The debate over wearing a hijab

World Hijab Day, an annual day to encourage women to wear the traditional Muslim head covering and to educate others on why it is worn, is being marked around the globe today, February 1.

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The day was established in 2013 by Bangladesh-born New York resident Nazma Khan, who told a TEDx talk that she had endured discrimination for wearing the hijab and had been referred to derogatorily as “ninja” or “Batman.” Khan designated the day to inspire women around the world to embrace a life of modesty and exercise their freedom of religious expression.

However, in some countries, the wearing of a hijab has little to do with choice. In Iran and Afghanistan, women are required to wear hijabs in accordance with Islamic law. 

In May 2022, the Taliban in Afghanistan issued a decree mandating that all women wear burqas, traditional Islamic garments that cover the entire body from head to toe, leaving only the eyes exposed. 

An Iranian woman walks on a street amid the implementation of the new hijab surveillance in Tehran, Iran, April 15, 2023 (credit: MAJID ASGARIPOUR/WANA/REUTERS)

In Iran, women who defy the regulations face imprisonment. The case of Mahsa Amini, a 22-year-old Iranian woman who in 2022 was sentenced to prison for not wearing a hijab and subsequently died in custody, sparked protests around the country.

A year after Amini’s death, Afsaneh Bayegan, a 61-year-old Iranian actress, received a two-year prison sentence for wearing a hat instead of a hijab. 

Prohibiting the hijab 

The situation differs significantly in Europe, with some countries deeming it necessary to prohibit the wearing of the hijab in certain public spaces. The European Union Court of Justice has declared that EU member states have the authority to prohibit the wearing of the hijab in workplaces and public schools. 

In 2022, the court granted employers permission to prohibit the wearing of the hijab in workplaces, citing the goal of maintaining a neutral environment. 

In Belgium, regulations prohibit women from wearing headscarves or any religious symbols in the workplace. A woman working in the municipality of Ans in Belgium who had been told by her employer that she was not allowed to wear a headscarf to observe neutrality in the workspace claimed that her employer was violating her religious freedom.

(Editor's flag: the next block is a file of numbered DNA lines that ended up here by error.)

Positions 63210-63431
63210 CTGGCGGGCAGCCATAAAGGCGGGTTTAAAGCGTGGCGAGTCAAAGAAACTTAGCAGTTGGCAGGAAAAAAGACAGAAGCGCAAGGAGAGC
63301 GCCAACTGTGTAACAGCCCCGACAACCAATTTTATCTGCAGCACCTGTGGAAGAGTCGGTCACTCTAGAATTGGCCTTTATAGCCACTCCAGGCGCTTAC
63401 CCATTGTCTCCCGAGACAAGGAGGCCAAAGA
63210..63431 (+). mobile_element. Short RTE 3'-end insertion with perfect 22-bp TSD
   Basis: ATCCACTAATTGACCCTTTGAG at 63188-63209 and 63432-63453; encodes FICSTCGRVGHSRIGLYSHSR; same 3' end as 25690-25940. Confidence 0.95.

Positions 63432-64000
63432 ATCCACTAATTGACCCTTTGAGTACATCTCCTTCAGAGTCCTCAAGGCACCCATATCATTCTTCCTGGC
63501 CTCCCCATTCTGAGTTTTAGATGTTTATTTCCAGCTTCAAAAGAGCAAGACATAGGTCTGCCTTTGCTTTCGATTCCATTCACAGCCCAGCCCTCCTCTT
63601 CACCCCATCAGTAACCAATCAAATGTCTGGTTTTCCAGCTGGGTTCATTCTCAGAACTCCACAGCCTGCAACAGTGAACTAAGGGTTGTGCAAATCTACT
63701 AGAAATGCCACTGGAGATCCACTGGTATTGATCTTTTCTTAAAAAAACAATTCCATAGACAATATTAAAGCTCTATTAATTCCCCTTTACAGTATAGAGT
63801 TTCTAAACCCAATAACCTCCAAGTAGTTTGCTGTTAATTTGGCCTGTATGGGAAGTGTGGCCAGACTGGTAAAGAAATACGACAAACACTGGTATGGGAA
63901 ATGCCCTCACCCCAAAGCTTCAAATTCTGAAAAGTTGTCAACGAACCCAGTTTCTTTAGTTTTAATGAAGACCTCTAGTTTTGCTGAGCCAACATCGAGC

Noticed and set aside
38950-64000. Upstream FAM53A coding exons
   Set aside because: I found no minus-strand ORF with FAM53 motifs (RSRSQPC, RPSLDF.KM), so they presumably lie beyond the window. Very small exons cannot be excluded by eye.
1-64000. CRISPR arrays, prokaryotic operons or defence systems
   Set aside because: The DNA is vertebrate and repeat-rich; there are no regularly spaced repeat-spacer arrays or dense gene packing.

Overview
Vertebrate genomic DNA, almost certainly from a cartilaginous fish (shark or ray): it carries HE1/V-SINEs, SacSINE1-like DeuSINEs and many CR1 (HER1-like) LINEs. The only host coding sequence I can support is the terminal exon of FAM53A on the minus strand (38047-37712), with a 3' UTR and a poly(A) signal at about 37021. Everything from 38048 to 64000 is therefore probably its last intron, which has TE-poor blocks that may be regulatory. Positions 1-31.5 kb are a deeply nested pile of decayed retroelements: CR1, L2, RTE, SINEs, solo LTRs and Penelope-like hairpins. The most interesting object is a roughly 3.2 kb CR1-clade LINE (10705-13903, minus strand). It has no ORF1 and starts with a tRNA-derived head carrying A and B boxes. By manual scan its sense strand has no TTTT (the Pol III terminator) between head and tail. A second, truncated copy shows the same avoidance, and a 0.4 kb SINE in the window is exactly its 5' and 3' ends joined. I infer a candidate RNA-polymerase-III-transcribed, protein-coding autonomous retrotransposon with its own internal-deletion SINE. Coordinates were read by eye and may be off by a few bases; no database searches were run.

In 2004, France implemented a ban on the wearing of religious symbols and headscarves in public schools.

French Education Minister Gabriel Attal has implemented a ban on young women wearing abayas, long, loose robes, at schools. 

“You enter a classroom, and you must not be able to identify the religious identity of students just by looking at them,” Attal said during an interview with a French television network.

The hijab remains a contentious issue in France, as seen in recent discussions over prohibiting its use during this year’s upcoming Olympic Games in Paris. Predictably, such endeavors have sparked an international backlash, notably from the Islamic Solidarity Sports Federation. 

In Saudi Arabia, female bloggers are utilizing the internet to challenge stereotypes and counter misogynistic statements surrounding the hijab and have adopted modern approaches to styling the hijab that aim to empower their Muslim female audiences.

One Saudi Arabian blogger, Amy Roko, has defied conventional expectations for covered women in Saudi Arabia with her bold comedic style and advocacy for women’s rights, garnering her a following of over a million supporters.

Mira, a 19-year-old Arab Palestinian living in East Jerusalem, told The Media Line that she does not perceive wearing the hijab to be oppressive or obligatory. Instead, she said that wearing the hijab provides her with a profound sense of freedom and empowerment as a woman. 

“I felt so much better after wearing the hijab,” she said. “I walk in the street, and I just feel more comfortable because I know that I am wearing modest clothing, and with time it just becomes a part of you.” 

Elhan Nahhas-Dahoud, a lawyer and legal advocate for the Kayan Feminist Organization in Haifa, told The Media Line that women have the right to express themselves and be represented, irrespective of their attire, background, or ethnicity.

“Women have the right to voice their opinions on various matters, including issues concerning minority groups or groups focused on women. They represent themselves not only as women but as people,” Nahhas-Dahoud said. 

Lana Ikelan is a recent graduate of the Hebrew University of Jerusalem and an intern in The Media Line’s Press and Policy Student Program.





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